Multiple recent reports, articles and comments by Clean Air Fairbanks, Russ Maddox, Heidi Zemach through SewardCityNews and others have incorrectly reported and commented on the safety of burning Alaskan coal in Harman coal stoves. To shine the light of truth on this issue, I put forth the attached letter I received today from a design engineer at Hearth & Home Technologies, which owns Harman Home Heating, that states:
“Coal units are tested with anthracite coal, because it has the highest carbon content and lowest moisture content of all coal types and therefore generates the highest temperatures during testing. The type of coal available in Alaska is typically bituminous or sub-bituminous coal, which has less energy content per pound of fuel and thus generates lower unit temperatures. Therefore, in terms of safety and clearances to combustibles, Alaskan coal does not pose a safety concern.
The only issue with high moisture content, high volatile coal is typically the emission of un-combusted volatiles. These can condense in the chimney and can result in a chimney fire if the chimney is not properly swept and maintained. Additional diligence in maintaining a clean chimney system will be required when burning the type of coal typically found in Alaska, but beyond that, there is nothing inherently dangerous about burning Alaskan coal in a Harman coal stove.”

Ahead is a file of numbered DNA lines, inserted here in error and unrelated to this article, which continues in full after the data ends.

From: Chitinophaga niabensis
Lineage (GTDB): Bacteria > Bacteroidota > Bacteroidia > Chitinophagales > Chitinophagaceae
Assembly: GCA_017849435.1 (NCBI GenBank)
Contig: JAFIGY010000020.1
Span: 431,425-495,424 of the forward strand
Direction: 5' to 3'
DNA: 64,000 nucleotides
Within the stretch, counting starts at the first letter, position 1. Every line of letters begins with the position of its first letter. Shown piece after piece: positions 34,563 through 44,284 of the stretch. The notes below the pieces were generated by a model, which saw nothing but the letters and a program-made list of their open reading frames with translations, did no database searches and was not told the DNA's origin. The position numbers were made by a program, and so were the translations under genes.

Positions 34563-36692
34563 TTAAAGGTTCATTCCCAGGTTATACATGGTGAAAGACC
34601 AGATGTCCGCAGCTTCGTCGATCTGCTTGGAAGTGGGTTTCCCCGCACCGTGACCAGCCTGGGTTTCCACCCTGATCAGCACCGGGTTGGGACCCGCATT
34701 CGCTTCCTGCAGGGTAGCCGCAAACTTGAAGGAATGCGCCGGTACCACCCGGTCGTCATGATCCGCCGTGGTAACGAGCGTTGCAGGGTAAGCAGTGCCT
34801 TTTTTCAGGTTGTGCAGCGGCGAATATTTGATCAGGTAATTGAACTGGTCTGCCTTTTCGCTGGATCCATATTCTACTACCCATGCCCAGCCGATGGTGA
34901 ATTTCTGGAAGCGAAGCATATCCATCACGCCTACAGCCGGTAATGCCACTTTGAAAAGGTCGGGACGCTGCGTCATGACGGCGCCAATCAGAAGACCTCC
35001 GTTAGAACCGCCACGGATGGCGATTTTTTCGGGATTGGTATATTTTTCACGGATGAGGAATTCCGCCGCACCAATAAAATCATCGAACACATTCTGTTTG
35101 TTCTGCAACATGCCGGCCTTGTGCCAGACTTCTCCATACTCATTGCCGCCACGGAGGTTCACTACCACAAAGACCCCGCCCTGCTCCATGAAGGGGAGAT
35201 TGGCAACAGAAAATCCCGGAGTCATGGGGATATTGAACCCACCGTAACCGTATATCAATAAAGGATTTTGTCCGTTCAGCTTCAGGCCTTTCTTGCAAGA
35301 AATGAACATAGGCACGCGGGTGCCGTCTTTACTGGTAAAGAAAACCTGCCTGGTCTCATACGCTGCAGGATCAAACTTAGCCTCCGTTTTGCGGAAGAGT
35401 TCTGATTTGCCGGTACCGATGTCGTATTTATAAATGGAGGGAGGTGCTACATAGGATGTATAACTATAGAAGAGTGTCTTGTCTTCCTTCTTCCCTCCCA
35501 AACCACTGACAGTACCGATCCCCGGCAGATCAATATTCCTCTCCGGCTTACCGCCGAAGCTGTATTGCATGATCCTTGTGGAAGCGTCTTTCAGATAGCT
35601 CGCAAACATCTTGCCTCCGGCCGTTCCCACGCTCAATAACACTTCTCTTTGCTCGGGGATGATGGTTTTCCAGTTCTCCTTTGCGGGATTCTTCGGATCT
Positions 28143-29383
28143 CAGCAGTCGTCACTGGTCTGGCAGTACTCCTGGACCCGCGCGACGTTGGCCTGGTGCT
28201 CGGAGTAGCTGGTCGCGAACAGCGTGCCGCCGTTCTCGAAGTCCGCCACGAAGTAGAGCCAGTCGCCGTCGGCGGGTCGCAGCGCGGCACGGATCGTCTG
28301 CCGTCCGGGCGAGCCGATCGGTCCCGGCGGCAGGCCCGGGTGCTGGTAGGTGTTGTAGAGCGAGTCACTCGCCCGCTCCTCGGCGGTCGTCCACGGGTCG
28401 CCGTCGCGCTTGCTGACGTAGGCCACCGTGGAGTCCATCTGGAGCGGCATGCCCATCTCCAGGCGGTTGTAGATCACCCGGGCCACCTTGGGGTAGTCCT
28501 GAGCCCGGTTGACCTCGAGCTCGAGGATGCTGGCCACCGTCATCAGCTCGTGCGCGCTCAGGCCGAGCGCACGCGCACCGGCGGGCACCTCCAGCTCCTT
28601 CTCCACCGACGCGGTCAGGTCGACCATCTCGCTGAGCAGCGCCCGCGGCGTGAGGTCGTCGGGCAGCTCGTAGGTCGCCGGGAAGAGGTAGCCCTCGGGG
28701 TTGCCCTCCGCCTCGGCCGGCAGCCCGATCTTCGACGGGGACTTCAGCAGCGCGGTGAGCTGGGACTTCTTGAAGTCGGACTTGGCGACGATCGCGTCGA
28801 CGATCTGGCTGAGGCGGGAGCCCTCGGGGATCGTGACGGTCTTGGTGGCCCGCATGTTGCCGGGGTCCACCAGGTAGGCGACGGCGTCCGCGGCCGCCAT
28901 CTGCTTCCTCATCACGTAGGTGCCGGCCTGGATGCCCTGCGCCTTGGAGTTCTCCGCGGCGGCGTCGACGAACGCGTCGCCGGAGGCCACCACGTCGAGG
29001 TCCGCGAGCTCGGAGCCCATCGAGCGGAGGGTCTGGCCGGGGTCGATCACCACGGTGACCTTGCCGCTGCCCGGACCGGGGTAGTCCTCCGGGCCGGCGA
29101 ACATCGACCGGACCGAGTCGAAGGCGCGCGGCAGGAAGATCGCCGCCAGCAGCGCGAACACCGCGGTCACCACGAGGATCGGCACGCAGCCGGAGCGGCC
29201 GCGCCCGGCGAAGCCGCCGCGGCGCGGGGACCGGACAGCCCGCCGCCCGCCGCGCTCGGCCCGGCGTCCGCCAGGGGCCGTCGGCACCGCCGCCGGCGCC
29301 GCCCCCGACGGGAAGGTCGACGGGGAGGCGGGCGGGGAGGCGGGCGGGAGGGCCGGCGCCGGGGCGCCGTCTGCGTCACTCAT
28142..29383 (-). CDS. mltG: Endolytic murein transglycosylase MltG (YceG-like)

This document clearly refutes the inaccurate statements recently put forth into the public domain by these groups and individuals and should reassure Alaskans that burning Alaskan coal in Harman coal stoves is not unsafe and they are not at risk of voided warranties or denied insurance claims because they burn Alaskan coal in Harman stoves. Alaskans who have further questions should consult their stove manufactures and their insurance companies for accurate information as the groups and individuals listed above cannot be trusted to provide unbiased and accurate statements if the truth is contrary to their objective of denying Alaskans the opportunity to burn coal or they are parroting the statements of these groups.
Properly cleaning chimneys is a safety issue for all people who heat with stoves, regardless of whether wood or coal is burned. We have years of experience burning Alaskan coal in two different Harman stoves and can attest that our risk of chimney fires from burning Alaskan coal is a small fraction of the risk of chimney fires from creosote buildup with burning wood.
I am in no way affiliated with Heath & Home Technologies, Harman Home Heating, Usibelli Coal Mine, Aurora Energy, Alaska Railroad or any stove retailers. I am a local Seward resident who owns two Harman coal stoves and who has successfully, safely and inexpensively heated their home by burning Alaskan coal for years. This letter from Harman resulted from a simple phone call to explain what was being stated in the public domain about burning Alaskan coal in Harman stoves and asking Hearth & Home Technologies/Harman Home Heating for their response.
Anyone can contact a stove manufacturer to receive this same information. But many people will be swayed by what groups and individuals who have perceived authority state and will not make their own effort to find out if it is true or not. My goal is to put the truth out to people who burn Alaskan coal that they are not unsafe and at risk and to people who might be interested in burning Alaskan coal that they do have good options. People need the truth so they can make informed decisions, not misleading statements masquerading as fact to advance a particular agenda.